Your dog is your best friend, and part of being a good pet parent is ensuring that your pup is neutered if you aren't looking to breed him. Neutering a dog is a procedure with few risks that can be done on growing pups and adult dogs alike. Not only does it prevent unwanted litters of puppies, it can also prevent certain health issues and unpleasant behaviors, so it's a good idea all around for your furry buddy.
Veterinary neuter surgery, performed using standard surgical instruments or a laser, is a relatively simple procedure as long as both of a male dog's testicles are descended. Within a few days after neutering surgery, formally known as orchiectomy, your dog should feel just fine.
Neutering prevents testicular cancer in male dogs and lessens their chances of developing prostate cancer. It also makes them better pets with far less desire to roam, fight with other male dogs or engage in inappropriate mounting, says the Long Beach Animal Hospital. Urine marking is less frequent or eliminated entirely after neutering.
Some veterinarians practice pediatric dog castration, sterilizing puppies as early as 8 weeks of age, according to MSPCA Angell. Many vets prefer the traditional neutering age of about 6 months, when puppies turn into an adolescents. Dogs can be neutered well into adulthood and even into their senior years.
Neutering a dog procedure surgical preparation
A dog requires general anesthesia for neuter surgery. Prior to the surgery, he'll need a veterinary examination. A blood test will check kidney and liver function and will determine the dog's red and white blood cell counts to ensure it's safe for him to receive anesthetic and undergo surgery. Your vet will probably tell you to fast your dog the night before.
Preparation for dog castration surgery includes shaving and disinfecting the area around your dog's genitals. He'll receive an injection to induce drowsiness and ease pain. He'll then go under general anesthesia. During the operation, a technician will monitor the dog's heart rate and oxygen levels.
Standard neutering procedure
In standard neutering surgery, the vet makes an incision in the skin near the base of the dog's penis, close to the scrotum. She removes both testicles through this opening, then closes the incision with dissoluble stitches placed under the skin, according to VeterinaryPartner.com.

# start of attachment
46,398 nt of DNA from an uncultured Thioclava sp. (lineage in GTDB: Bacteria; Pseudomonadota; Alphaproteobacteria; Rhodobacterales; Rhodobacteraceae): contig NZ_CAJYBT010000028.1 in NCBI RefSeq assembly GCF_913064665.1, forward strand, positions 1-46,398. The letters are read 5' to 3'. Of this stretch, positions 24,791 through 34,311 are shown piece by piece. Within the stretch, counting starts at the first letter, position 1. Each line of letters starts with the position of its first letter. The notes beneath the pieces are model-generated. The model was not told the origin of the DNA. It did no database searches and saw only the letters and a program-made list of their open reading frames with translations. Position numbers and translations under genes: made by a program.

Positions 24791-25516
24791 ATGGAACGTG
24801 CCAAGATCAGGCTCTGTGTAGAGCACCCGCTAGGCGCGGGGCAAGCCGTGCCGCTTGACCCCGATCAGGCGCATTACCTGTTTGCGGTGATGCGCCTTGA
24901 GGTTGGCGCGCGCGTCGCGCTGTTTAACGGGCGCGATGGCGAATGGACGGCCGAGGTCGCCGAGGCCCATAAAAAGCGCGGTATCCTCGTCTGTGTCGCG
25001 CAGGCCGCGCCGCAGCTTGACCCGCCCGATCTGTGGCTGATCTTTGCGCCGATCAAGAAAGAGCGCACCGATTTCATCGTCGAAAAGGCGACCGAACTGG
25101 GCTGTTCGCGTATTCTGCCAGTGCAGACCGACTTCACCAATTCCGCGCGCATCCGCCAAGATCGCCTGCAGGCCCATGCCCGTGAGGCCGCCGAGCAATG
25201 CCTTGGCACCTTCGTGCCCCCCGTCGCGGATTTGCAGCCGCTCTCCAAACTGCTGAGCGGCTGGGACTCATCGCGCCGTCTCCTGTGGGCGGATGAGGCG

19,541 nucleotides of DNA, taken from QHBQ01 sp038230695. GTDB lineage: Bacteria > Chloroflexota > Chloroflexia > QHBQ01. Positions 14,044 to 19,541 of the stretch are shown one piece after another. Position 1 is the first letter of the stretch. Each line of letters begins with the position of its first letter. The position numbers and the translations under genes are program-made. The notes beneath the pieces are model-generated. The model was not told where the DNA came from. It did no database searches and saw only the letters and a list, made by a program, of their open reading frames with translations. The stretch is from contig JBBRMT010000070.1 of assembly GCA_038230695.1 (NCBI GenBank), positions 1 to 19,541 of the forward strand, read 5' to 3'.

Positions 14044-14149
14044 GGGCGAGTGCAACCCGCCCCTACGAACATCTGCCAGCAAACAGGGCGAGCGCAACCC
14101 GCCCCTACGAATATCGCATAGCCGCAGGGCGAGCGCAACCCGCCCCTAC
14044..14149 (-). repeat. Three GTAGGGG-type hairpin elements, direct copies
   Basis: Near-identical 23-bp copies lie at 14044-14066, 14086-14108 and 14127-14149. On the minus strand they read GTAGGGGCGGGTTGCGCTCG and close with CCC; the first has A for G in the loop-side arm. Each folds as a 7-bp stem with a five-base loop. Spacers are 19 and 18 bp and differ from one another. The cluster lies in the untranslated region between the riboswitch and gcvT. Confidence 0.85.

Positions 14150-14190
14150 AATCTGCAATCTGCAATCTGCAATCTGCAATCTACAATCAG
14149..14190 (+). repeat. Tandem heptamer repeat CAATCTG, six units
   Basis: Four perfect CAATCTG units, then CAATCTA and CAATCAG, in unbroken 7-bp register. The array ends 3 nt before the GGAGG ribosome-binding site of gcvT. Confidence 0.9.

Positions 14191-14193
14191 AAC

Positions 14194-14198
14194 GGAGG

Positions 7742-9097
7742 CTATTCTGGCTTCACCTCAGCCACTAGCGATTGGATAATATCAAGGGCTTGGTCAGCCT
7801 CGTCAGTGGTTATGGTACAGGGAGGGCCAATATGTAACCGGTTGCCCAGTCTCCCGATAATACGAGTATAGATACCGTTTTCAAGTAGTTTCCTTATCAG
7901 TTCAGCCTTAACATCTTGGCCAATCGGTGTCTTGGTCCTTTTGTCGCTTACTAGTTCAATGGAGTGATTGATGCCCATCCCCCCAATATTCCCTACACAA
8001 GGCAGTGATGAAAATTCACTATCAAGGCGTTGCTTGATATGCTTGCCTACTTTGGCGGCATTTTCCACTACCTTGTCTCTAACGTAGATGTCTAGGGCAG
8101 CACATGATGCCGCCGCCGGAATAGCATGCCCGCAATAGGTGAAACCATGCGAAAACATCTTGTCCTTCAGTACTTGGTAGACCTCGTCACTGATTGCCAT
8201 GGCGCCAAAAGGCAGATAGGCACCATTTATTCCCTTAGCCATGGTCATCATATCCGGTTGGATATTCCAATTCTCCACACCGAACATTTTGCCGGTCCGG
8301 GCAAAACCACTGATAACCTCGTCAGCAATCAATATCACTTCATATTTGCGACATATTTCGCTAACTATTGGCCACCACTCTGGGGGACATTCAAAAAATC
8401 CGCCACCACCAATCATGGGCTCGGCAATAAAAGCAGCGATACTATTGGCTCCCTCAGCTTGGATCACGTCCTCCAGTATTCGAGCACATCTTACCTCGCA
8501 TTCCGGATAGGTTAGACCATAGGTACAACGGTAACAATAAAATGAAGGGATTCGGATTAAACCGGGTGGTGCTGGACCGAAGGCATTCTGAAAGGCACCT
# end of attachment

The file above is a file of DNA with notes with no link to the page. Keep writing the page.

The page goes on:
Your vet then seals the outer skin with staples, glue or additional stitches. The entire procedure takes between five and 20 minutes. Puppies take less time to neuter than mature dogs.
Some vets neuter via laser surgery. The procedure is much the same as in standard surgery, but the incision and cutting are made via laser, states Long Beach Animal Hospital.
Dogs undergoing laser surgery typically experience less bleeding. They also experience less post-operative tissue swelling and pain. Although infection after neutering is rare, use of a laser — operating at more than 200 degrees Fahrenheit kills potentially-infection-causing bacteria, putting the risk at nearly zero.
If your dog has an undescended testicle, neutering surgery is more complicated. Removing just the descended testicle will render the dog sterile, but it won't eliminate other undesirable behaviors of intact male dogs. That retained testicle is also a strong candidate for cancer.
The retained testicle may be near the scrotum, not quite dropped in, or it could be in your dog's abdomen. Your vet will locate the testicle ahead of time via ultrasound, says VCA Animal Hospitals. If the retained testicle is located in the inguinal canal near the scrotum, she will make an additional incision to remove it. If it's located in the abdomen, she must make an incision there to take it out.
Neuter surgery recovery
Your dog might come home the same day as his neuter surgery or might stay in the hospital overnight. Your vet will supply you with pain medication to administer for a few days. Keep your dog quiet for several days after the operation, and allow no vigorous exercise, recommends Spay Spa and Neuter Nook. If your dog had abdominal surgery for a retained testicle, his recovery will take longer.
Always check with your veterinarian before changing your pet’s diet, medication, or physical activity routines. This information is not a substitute for a vet’s opinion.
- MSPCA Angell: Ask a Vet -- All You Need to Know About Spay/Neuter Surgery
- Long Beach Animal Hospital: Neuter -- Canine
- VeterinaryPartner.com: Canine Neuter FAQ
- VCA Animal Hospitals: Retained Testicle (Cryptorchidism) in Dogs
- Long Beach Animal Hospital: Laser Surgery
- Spay Spa and Neuter Nook: Post-op Instructions for Dogs and Cats